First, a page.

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ERIC Number: ED165241
Record Type: RIE
Publication Date: 1978-Sep
Pages: 41
Abstractor: N/A
Reference Count: 0
Environmental Pressure and School Organizational Structures.
Leiter, Jeffrey
This paper examines effects of pressure from the community and teachers' organization on interaction patterns or structures within schools, specifically on normative consensus, upward communication, and facilitative dependence. These structures help determine the extent of cooperation and support teachers receive. Questionnaire data from virtually all administrators and 253 teachers in a stratified random sample of 34 junior high and middle schools are used for a school-level correlation analysis. Community pressure generally disrupts the structures of cooperation, but at severe levels of intrusion into the school, the effect may be reversed as administrators and teachers close ranks against the community. Teacher organization pressure increases consensus among teachers but decreases it between faculty and principal and between principal and superintendent. Such pressure reduces the receptivity of the principal to teacher ideas (in their eyes, at least), although enhancing his actual knowledge of teacher concerns. Finally, teacher organization activity at the district level makes it harder for school personnel to help one another. These findings are interpreted in the light of changes in school-environmental relations, wherein community delegation of authority to professionals is giving way to community surveillance and influence in the schools. (Author)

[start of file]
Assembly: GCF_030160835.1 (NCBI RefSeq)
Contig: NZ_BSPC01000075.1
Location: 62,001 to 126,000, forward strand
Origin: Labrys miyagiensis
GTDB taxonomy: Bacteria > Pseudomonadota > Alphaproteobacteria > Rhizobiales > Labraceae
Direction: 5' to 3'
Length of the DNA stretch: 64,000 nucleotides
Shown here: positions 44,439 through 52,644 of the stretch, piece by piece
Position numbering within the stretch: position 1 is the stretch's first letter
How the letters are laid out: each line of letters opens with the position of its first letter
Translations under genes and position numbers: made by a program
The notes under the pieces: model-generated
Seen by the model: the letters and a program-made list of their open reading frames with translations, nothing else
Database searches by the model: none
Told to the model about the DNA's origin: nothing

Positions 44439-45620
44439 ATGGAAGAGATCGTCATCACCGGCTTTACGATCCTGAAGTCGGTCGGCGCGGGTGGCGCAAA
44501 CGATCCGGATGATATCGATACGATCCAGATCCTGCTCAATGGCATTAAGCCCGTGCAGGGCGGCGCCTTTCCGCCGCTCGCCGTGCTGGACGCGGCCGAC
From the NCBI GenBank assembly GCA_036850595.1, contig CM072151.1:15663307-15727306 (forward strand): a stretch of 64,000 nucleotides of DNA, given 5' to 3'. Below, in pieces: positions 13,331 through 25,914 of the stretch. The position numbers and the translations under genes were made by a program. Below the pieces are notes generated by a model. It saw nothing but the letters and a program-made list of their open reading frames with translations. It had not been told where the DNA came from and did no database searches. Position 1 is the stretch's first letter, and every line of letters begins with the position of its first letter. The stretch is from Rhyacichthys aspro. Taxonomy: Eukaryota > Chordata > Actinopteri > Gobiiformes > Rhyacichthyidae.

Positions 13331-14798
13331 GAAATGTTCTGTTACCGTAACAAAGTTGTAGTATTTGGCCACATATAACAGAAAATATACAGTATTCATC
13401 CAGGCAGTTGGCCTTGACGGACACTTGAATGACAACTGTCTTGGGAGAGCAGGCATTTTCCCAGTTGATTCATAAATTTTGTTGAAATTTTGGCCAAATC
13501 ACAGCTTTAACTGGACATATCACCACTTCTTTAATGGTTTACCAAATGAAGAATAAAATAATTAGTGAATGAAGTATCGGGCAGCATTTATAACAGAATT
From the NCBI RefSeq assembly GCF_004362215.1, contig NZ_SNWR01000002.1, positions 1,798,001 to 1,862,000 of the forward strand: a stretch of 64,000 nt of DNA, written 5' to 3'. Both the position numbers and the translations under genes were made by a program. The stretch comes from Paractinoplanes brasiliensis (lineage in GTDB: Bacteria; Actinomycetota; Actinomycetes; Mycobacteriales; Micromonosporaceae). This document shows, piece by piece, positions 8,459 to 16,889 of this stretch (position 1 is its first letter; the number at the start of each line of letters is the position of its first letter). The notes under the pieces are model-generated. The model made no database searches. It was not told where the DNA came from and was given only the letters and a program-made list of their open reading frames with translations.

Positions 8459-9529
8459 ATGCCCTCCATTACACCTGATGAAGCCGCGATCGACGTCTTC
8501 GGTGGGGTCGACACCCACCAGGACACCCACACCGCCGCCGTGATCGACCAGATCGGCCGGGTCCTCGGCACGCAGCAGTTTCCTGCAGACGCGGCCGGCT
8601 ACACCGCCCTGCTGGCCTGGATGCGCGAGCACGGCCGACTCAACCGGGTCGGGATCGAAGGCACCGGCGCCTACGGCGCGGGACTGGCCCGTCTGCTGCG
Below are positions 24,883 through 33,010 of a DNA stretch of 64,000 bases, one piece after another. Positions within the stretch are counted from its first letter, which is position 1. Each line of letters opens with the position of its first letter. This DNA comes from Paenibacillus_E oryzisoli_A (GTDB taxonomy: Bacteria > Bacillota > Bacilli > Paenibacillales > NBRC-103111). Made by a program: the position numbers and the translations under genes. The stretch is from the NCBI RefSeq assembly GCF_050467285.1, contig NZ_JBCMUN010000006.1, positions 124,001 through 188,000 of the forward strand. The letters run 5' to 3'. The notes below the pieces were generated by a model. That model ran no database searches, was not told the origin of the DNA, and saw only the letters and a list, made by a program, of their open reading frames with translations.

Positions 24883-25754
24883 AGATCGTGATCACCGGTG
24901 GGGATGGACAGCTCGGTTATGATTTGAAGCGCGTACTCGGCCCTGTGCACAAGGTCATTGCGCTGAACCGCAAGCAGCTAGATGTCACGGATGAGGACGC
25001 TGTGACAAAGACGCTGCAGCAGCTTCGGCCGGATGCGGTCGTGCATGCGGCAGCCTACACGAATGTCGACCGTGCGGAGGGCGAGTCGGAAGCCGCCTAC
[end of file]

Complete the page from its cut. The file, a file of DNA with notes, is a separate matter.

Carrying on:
Publication Type: Speeches/Meeting Papers
Education Level: N/A
Audience: N/A
Language: English
Sponsor: N/A
Authoring Institution: N/A
Identifiers: N/A
Note: Paper presented at the Annual Meeting of the American Sociological Association (San Francisco, California, September 1978)